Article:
Last night, my 18-year-old son and I saw Tina Fey’s Mean Girls at Keller Auditorium. Based on the iconic 2004 movie also written by Fey, Mean Girls is a coming-of-age comedy that, except for the singing and dancing, stays true to the movie.
The show follows Cady Heron, an awkward homeschooled teen who moves from rural Africa to Chicago and is excited to make friends on her first day of school. Though she’s more inclined to join the mathletes, Cady ends up being groomed by the clique at the top of the social food chain, a group of shallow, stuck up, rich girls known as “The Plastics.” Over time, Cady believes the lie that being beautiful, thin and powerful is more important than being kind, smart and true to yourself. She joins in body shaming, spreading mean lies and rumors, and pretending to be stupid to get a boy’s attention. In the end, she learns her lesson, and there’s a moral to the story: Stop trying so hard to be liked and just be yourself. And, as Janis says, “Even if you don’t like someone, they’re still a human being.”
Overall, the show was great fun. The writing is classic Tina Fey and both my son and I burst out laughing multiple times. Bits by characters Damian and Karen and one-liners from the ensemble were hilarious. The performers, choreography and production design, which relies heavily on massive video screens, were all top notch and worked together seamlessly to tell the story. Several musical numbers dazzled us with witty lyrics, creative use of props and inventive choreography. There was even tap dancing. Twice. The lyrics tell the story, and many of them are deliciously clever, but it was sometimes too loud in the theater to hear the words. If you plan on attending, I recommend listening to the soundtrack beforehand so you won’t get lost.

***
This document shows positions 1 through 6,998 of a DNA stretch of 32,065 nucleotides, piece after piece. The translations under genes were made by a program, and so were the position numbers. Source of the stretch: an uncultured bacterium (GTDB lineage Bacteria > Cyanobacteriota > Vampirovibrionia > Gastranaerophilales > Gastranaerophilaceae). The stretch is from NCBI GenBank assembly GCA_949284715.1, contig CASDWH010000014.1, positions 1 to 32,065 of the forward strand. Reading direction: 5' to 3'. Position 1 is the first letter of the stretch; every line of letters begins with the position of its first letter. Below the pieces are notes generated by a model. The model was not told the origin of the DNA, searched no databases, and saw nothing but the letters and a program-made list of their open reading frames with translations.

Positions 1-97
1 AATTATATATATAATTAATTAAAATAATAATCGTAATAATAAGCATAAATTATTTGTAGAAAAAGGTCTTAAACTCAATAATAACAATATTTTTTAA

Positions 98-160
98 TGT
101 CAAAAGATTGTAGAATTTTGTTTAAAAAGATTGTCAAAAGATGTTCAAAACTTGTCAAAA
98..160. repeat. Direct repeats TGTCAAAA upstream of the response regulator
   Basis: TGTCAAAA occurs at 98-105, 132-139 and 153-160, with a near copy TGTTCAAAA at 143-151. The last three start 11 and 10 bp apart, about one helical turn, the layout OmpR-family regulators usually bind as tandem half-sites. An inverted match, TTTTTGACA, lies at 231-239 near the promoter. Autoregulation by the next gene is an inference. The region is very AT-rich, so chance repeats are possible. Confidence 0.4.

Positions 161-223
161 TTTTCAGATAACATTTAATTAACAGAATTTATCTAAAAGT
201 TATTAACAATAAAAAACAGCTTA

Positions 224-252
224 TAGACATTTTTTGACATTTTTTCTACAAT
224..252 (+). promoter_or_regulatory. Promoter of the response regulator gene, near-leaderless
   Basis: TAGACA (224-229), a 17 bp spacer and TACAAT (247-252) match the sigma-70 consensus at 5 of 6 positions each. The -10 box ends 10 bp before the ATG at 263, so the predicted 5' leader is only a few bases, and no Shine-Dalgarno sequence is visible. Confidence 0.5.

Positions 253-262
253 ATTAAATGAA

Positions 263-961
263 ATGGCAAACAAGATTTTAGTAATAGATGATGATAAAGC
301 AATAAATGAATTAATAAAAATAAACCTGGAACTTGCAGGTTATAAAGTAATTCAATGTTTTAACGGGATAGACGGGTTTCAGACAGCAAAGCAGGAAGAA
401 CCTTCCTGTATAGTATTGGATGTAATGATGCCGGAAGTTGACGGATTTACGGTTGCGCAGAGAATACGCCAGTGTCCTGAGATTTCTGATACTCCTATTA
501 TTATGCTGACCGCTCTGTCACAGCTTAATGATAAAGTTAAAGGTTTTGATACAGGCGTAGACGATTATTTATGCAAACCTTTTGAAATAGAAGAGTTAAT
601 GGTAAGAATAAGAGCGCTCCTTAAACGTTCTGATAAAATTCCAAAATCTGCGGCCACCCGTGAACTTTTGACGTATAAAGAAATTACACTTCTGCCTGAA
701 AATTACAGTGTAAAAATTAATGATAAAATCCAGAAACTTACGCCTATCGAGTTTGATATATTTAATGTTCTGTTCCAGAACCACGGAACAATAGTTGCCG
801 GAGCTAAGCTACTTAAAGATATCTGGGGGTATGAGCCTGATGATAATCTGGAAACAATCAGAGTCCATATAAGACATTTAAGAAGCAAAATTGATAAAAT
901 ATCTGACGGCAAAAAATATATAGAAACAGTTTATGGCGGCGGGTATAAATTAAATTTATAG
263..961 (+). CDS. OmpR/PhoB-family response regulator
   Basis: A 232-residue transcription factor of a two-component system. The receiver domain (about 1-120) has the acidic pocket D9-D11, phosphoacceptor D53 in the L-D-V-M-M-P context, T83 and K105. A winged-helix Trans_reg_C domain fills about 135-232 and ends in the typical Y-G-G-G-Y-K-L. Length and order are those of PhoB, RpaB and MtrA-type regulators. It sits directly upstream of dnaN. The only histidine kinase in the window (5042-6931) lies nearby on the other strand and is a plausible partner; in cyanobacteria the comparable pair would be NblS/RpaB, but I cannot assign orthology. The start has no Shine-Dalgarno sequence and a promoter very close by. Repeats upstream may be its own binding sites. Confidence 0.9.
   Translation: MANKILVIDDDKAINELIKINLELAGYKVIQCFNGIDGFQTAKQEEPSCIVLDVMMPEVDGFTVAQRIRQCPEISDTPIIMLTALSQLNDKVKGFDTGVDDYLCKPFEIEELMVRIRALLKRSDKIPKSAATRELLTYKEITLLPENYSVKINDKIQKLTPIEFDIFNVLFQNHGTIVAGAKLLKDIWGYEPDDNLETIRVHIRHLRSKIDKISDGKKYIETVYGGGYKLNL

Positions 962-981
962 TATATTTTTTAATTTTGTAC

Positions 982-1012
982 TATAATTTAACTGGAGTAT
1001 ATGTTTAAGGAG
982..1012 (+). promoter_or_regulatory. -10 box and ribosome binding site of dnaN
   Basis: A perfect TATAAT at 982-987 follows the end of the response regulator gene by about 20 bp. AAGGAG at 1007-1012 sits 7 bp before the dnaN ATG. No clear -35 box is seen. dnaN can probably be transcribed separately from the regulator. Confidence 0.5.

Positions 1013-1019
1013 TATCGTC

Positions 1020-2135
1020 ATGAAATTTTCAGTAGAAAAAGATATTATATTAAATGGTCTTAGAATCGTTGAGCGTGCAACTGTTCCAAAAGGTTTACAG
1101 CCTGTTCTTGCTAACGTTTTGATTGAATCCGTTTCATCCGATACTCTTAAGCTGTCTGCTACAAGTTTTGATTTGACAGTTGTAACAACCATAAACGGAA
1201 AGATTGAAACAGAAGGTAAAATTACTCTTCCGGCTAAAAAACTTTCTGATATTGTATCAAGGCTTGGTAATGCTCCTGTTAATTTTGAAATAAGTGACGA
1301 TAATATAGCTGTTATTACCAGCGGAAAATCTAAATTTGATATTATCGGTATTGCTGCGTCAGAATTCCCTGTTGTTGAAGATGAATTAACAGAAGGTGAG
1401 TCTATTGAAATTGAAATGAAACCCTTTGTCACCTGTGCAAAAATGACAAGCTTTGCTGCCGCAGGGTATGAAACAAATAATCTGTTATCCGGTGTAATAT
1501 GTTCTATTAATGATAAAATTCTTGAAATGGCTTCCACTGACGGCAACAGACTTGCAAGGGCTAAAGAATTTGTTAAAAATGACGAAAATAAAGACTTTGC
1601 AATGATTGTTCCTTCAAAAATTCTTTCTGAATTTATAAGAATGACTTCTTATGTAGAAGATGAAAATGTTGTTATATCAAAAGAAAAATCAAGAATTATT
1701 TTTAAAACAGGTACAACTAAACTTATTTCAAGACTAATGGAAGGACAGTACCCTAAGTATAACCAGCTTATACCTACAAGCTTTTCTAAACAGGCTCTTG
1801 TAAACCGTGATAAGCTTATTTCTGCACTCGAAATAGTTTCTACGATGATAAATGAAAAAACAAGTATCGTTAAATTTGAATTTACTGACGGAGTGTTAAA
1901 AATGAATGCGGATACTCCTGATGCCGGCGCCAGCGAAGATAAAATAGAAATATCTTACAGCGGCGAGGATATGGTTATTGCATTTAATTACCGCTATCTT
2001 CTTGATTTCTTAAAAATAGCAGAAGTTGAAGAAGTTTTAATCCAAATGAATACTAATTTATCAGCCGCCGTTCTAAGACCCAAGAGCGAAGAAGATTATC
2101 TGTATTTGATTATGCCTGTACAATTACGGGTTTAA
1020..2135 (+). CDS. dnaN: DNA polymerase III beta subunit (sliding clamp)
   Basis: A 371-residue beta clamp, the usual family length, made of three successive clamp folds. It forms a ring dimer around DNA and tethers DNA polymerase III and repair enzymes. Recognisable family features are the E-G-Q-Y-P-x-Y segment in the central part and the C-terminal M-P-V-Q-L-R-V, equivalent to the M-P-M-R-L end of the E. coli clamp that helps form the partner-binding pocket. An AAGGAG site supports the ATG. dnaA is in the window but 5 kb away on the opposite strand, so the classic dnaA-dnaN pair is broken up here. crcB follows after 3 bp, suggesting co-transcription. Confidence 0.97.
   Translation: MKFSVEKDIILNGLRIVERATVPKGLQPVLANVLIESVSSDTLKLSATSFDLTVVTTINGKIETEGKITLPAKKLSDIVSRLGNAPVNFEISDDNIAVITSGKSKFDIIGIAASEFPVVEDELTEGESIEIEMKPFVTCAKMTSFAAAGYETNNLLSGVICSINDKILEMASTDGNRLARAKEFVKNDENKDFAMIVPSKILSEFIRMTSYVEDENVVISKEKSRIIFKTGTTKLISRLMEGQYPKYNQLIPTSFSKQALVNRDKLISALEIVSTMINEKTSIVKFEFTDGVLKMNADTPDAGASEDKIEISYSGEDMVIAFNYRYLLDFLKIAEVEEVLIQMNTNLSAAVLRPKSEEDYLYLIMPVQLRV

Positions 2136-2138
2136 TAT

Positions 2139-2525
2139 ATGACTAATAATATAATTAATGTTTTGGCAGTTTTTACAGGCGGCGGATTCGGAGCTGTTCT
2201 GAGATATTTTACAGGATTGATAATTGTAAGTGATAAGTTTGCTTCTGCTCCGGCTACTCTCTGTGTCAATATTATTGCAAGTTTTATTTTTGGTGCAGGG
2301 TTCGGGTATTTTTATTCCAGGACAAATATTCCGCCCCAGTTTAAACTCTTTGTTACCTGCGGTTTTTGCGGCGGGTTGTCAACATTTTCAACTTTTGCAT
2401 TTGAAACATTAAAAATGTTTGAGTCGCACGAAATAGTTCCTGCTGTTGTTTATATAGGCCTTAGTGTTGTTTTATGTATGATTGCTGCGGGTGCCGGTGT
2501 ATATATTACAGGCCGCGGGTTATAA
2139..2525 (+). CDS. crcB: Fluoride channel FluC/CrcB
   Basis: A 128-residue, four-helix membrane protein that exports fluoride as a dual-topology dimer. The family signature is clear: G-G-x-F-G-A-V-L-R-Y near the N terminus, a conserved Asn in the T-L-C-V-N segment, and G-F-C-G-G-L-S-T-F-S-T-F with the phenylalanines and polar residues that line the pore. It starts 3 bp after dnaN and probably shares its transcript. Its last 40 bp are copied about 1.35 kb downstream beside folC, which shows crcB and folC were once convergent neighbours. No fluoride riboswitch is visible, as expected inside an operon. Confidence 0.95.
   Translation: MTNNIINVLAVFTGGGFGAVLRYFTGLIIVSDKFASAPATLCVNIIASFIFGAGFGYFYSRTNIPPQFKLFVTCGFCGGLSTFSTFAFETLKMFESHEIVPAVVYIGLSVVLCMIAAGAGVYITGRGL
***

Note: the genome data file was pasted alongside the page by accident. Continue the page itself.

Like other musicals about high school (think Grease), there’s a lot of sex, including innuendo-filled lyrics and suggestive dance moves. My son thought the show accurately depicted high school, “because there are a lot of sex jokes in high school.” Most of it was played for laughs, but for this reason, I’d only bring mature teens ages 13 and older.
Arrive half an hour early so you have time to park and get into the theater. Vaccine cards and IDs are checked at the door, so there was a long queue wrapped around the building. But look around before getting in line; two shorter lines were located on the other side of the main entrance. Face masks are required and I only saw one person take theirs off when they weren’t actively sipping a drink or taking a quick photo.
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